Theory of Change

Theory of Change: an overview

The Theory of Change (ToC) approach is a methodology to better understand the complexity of reality.

Humanitarian and development contexts are systems with a certain degree of complexity. Instead of breaking the system into smaller pieces, the ToC approach analyses it as a whole, following a systems thinking logic. The focus is not only on the actors and elements involved but also on the interactions among them and on the networks within they are embedded. The Theory of Change assumes that pieces will work differently in different contexts, because they interact with each other in different ways. Thus, adaptation is necessary.

Based on this, the main goal of the hands4health ToC is to gain clarity by:

  • Understanding how the WASH system is working in primary schools and clinics in the project countries;
  • Identifying the interplay of actors and factors that shape the overall system dynamic;
  • Building a map that captures the forces that drive the system’s behaviour.

The idea is that the ToC serves as a guiding tool for the hands4health interventions and next steps, as well as for understanding and assessing the context in the project countries.

The hands4health ToC process

A ToC is a continuous learning process that should be implemented in a gradual, participatory approach. Workshops, interviews, and focus group discussions with project staff, stakeholders and beneficiaries are different tools used to reach these goals.

In the case of hands4health, the ToC process has been continued throughout the project duration and fully integrated into the systemic approach developed and implemented by the project. Both processes – ToC and systemic approach – provide feedback to each other. The ToC is meant to: (i) Investigate the whys behind the problems and challenges identified in the approach; (ii) Enable the exploration and identification of the root causes to these issues; and, (iii) Provide a base for testing pathways to change based on the project actions.

Implementation process

The ToC implementation process of the hands4health project followed these broad steps:

  1. Developing rich picture maps that displayed the broad, complex local WASH system in schools and health care facilities of the project countries.
  2. Polishing the maps by removing duplicate information, categorising the inputs, verifying the linkages between elements and identifying the main problems/gaps as well as areas that needed further discussion.
  3. Creating problem trees to determine the why’s and root causes behind the problems identified in the systemic approach and rich picture maps.
  4. Building an interactive ToC map in kumu, by transitioning the rich picture maps from miro into the kumu software, which enables the user to explore the different domains of the map through filter options, verify how the elements are interlinked and learn more through the description cards.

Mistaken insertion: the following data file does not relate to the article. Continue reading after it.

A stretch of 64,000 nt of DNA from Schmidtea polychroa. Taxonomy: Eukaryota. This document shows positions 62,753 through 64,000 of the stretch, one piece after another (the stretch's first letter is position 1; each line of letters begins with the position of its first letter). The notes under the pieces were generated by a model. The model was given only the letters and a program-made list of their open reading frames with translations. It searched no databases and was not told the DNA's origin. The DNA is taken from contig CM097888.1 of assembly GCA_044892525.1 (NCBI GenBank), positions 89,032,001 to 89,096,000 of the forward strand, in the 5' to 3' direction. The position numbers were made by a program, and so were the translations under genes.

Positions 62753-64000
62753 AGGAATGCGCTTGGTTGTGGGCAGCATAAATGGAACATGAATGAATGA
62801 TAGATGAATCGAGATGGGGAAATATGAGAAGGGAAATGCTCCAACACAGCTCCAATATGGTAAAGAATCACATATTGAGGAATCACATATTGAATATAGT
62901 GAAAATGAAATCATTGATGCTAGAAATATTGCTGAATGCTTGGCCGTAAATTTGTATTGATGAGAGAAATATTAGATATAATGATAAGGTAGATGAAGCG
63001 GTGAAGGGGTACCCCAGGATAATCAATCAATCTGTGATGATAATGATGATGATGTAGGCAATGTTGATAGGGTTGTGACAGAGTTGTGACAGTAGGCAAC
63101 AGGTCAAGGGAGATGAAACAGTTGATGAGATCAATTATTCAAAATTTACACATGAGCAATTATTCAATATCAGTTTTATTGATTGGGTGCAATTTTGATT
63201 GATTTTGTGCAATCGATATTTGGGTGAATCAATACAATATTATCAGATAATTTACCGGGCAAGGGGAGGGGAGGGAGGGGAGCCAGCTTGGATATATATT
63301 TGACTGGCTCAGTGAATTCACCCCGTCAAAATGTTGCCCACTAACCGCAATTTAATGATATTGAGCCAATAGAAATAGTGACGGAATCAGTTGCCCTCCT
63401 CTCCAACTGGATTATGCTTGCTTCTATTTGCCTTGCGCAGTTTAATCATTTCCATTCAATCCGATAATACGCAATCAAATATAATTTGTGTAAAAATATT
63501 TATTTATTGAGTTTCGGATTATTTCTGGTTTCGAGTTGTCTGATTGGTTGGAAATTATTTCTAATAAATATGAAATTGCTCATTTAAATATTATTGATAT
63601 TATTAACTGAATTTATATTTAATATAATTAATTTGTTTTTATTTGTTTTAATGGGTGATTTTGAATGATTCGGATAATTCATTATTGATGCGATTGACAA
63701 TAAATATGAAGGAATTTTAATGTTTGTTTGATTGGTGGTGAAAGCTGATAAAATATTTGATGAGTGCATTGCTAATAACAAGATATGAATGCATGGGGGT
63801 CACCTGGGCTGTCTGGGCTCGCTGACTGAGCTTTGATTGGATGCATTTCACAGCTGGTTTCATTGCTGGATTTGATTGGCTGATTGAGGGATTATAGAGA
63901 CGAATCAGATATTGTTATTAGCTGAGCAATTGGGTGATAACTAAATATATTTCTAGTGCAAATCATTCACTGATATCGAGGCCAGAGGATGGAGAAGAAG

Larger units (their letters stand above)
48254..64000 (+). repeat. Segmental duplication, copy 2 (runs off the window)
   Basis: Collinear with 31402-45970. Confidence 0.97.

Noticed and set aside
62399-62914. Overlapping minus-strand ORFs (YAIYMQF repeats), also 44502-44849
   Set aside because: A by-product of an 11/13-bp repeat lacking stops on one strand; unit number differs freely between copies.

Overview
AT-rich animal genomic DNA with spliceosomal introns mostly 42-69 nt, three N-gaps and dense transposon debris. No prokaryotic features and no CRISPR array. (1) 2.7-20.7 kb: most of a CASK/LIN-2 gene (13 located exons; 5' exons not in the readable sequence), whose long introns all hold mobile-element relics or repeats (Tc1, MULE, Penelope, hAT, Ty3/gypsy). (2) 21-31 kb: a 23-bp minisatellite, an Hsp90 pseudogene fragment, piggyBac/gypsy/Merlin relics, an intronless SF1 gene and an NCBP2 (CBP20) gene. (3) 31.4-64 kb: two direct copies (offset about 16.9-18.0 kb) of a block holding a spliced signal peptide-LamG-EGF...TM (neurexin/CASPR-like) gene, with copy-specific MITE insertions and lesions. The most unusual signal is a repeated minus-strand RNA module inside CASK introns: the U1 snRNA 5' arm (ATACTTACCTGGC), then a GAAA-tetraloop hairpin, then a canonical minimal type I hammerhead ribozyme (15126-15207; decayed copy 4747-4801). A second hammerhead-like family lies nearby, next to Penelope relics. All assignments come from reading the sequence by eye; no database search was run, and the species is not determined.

5. Mapping the domains of action, i.e. the hands4health project actions in each country.
  6. Layering the domains of action on top of the ToC to identify the areas of the map that were covered by the hands4health intervention.
  7. Continuously updating the maps based on the main challenges and learnings from the field, results obtained, inputs from stakeholders, as well as changes in context.

Using the maps as a tool

The ToC maps enabled the team to better understand the broad, complex system in which the project is inserted. They shed light on the different actors and factors present, and on how these interact with each other and influence the system’s dynamic. They also highlighted important gaps regarding the WASH systems in health centres and schools in the project countries, as well as potential opportunities and solutions to address them. This helped the team in the identification of the root causes to the main problems raised, which led to the adaptation of the hands4health intervention to address some of these issues.

The layered maps enabled the project team to monitor the areas covered by the intervention and, at the same time, visualise those that remained uncovered. This brought up an important reflection around the following questions: Which other organisations/initiatives are present in the context? ​Do they cover the areas that hands4health does not address? Are there actors we could inform and/or push towards change? This reflection, together with the mapped information, served as base for the development of the stakeholder engagement and communications strategy of the project.

More information

Skat Foundation and FHNW are the leading partners facilitating the ToC process within the hand4health project.

The hands4health project will release a fact sheet on the ToC process soon, to enable it to be replicated within other contexts.